It really was amazing to see the sheer number of hours saved by not having to leave the estate for shopping, or sit in front of a computer to interact with the human economy, enabling us to focus on production (to replace the money we were losing from being closed with produce we didn’t have to pay for), and real productivity (educating Frances and us all, planting food, tending to each other – not optimising the SEO of our website, maximising social media reach, or trying to sell to new markets). We were cash-poor, since the virus hit right as we were to open for 2020, but given where we live, we were incredibly lucky to be able to spend our freed up time exploiting the estate to provide things we would otherwise have had to buy.  We realised we were doing more quality things – not needless busy work, not constantly focussed on growth, or things which falsely proclaimed themselves as “urgent”, and more things connected to the planet, not the human economy.

Permaculture learning - rainwater collection design
Sketching and calculating how we collect the most rainwater possible at La Bruguera.
Permaculture learning - agroforestry
Applying the principles of Syntropic Agroforestry to our permaculture design for part of the estate during lockdown.

At La Bruguera have never been fully 100% independent from the global food system (though we are proudly disconnected from the fossil fuel energy megalith), so as lockdown dragged on, our fresh food stores and our produce eventually needed topping up, which involved forays into what increasingly felt like “the outside world”, to obtain certain staples we didn’t produce (like grains and flours) or luxuries (like vegan nutella-equivalent!). The hobbled nature of “the system” out there, due in part to the ineptitude of governing bodies, but also due to the fundamental madness of our unsustainable food system built on just-in-time-delivery, centralised distribution and large-scale industrial farming, seemed increasingly shocking, every time we left the estate. [Again – this is not a complaint – more of an observation – it is really important for us to re-emphasise we were more than lucky to be stuck in this paradise during lockdown.]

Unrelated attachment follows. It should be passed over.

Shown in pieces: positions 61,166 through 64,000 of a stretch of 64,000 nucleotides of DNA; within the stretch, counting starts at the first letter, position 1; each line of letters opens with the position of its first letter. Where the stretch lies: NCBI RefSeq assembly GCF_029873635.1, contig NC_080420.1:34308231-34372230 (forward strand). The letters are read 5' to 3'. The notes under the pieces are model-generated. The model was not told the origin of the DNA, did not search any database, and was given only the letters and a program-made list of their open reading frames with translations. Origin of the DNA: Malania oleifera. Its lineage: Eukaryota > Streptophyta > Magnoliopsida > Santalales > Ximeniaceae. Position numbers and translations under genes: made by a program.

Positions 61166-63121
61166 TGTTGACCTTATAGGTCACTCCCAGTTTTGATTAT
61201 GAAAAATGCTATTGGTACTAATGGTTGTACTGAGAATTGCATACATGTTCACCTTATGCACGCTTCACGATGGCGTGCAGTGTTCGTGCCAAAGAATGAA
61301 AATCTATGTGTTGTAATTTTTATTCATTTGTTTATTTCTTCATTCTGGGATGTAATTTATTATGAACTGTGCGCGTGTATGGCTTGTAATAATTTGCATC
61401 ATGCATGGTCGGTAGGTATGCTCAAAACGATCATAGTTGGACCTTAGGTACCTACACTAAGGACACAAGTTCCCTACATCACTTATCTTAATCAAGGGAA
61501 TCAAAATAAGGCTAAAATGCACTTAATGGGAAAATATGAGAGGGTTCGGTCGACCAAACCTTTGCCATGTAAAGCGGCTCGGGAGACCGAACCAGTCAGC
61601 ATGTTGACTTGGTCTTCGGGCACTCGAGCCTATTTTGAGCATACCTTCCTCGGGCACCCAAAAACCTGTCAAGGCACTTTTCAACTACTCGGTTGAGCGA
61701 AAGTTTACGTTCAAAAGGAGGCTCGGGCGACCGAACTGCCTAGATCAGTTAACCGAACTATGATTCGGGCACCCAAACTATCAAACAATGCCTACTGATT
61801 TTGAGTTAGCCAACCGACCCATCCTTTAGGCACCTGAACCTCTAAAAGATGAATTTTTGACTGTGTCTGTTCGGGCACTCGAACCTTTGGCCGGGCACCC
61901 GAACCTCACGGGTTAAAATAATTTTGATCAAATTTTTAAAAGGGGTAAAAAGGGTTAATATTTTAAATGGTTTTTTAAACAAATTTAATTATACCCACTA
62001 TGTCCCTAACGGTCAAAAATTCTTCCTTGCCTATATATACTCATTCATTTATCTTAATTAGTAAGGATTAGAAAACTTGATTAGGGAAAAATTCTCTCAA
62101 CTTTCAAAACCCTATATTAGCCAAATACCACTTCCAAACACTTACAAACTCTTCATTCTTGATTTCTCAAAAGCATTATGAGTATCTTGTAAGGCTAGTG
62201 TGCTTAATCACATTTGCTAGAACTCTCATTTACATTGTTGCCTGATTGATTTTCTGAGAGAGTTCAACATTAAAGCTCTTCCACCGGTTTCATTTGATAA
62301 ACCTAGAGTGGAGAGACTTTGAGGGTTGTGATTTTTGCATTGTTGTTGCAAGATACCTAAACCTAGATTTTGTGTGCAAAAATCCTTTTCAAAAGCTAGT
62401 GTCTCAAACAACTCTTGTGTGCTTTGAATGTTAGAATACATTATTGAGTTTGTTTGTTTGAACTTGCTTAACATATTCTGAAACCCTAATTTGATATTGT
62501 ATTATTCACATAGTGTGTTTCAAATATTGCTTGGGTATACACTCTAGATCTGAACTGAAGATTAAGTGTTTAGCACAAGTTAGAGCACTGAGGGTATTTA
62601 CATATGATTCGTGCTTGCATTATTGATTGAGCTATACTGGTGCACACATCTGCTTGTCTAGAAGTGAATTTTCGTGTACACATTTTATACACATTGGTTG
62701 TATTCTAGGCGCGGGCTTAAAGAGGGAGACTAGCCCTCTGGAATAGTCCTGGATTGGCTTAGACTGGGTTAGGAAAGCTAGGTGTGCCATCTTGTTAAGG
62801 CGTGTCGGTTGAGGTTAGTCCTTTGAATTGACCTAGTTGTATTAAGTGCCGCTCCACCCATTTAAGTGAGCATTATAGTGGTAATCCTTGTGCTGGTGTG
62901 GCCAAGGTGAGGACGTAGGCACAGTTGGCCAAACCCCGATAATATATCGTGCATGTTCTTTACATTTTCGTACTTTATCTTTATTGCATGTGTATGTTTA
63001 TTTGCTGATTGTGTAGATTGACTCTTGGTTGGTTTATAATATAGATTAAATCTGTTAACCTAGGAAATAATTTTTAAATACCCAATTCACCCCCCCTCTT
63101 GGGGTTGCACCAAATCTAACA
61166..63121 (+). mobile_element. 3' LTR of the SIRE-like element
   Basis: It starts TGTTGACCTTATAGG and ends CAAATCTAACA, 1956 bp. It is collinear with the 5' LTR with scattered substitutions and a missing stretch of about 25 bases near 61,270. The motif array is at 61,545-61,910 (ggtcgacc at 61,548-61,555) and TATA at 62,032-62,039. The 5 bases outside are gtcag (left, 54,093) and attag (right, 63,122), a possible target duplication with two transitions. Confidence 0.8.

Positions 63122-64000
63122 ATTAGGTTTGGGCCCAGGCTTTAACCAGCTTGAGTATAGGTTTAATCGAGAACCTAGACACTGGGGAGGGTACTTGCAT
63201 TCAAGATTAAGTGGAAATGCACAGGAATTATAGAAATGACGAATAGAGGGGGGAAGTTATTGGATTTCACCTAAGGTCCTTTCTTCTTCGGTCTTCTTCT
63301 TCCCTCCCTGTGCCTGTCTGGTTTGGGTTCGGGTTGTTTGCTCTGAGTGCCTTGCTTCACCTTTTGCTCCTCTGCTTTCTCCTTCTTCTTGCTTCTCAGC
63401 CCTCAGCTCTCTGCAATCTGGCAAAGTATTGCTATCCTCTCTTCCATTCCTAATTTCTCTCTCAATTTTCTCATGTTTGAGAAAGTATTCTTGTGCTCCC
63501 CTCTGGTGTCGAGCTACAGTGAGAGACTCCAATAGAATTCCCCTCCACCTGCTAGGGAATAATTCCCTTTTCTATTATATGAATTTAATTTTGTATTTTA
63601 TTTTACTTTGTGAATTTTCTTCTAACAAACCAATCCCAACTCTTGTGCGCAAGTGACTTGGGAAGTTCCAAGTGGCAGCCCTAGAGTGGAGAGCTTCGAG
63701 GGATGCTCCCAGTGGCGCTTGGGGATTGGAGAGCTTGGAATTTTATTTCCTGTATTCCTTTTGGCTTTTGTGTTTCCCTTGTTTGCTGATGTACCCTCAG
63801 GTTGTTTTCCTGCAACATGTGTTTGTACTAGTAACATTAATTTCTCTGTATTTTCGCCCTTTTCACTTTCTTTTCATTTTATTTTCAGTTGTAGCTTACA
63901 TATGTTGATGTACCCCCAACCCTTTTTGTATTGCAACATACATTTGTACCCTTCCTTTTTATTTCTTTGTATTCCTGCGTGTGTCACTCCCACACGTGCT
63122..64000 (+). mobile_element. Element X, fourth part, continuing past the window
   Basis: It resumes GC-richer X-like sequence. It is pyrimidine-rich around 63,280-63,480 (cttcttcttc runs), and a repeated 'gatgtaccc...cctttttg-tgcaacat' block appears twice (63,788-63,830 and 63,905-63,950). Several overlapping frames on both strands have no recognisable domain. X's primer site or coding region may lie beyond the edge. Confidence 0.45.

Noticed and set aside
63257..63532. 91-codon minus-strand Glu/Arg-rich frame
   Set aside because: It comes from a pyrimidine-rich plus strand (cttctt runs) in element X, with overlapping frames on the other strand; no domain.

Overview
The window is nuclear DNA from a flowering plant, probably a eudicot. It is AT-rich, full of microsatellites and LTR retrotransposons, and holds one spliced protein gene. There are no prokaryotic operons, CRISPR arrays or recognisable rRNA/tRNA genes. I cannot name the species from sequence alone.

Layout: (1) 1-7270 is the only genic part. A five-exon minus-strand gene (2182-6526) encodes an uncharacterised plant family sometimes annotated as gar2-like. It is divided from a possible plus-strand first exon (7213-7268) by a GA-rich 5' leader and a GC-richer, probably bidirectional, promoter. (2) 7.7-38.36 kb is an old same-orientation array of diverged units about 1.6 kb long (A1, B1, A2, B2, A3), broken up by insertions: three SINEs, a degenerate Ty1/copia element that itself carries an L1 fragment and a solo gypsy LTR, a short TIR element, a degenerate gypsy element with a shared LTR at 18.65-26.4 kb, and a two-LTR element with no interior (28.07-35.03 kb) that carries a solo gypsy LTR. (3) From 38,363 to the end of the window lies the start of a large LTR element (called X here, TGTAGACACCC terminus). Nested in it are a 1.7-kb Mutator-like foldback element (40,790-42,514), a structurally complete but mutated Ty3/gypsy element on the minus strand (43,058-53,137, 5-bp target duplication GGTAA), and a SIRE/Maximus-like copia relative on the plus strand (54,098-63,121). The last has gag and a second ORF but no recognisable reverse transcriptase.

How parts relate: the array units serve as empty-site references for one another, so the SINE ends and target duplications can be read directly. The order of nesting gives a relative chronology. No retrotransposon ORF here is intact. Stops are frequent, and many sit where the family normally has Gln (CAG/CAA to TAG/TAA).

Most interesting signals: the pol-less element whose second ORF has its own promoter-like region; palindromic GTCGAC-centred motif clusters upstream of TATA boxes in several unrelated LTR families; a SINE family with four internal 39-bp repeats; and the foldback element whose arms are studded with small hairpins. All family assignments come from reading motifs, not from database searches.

At this point the permaculture learning in lockdown, and the design tools within our books – in particular the aforementioned seminal Permaculture: A Designer’s Manual, by Bill Mollison, and Patrick Whitefield’s How to Make a Forest Garden – began to reveal themselves as the invention we needed, to bridge the gap between the vision we had for our estate and the unsustainable, barely resilient system the bulk of the developed world depends outside our gates. After all, as Bill Mollison and David Holmgren evolved the concept of permaculture over the years, the culture part became more and more central, and so Mollison argued:

“Without permanent agriculture there is no possibility of a stable social order.”
Bill Mollison, Permaculture: A Designer’s Manual (1988)

Necessity is the mother of invention, and the cold light cast upon us by the environmentally-induced health crisis of early 2020 was very revealing. Permaculture-inspired solutions had been hiding in plain sight on the Bruguera library shelves, and whilst we had done a great many things to lighten our footprint on the earth, and reduce our negative contributions, we could see there was a long way to go.  Over the next few posts we will tell the tale of the first nine months of that journey, and how we would like you to be involved, and benefit from the [even more productive and “eco” than before] paradise that is La Bruguera.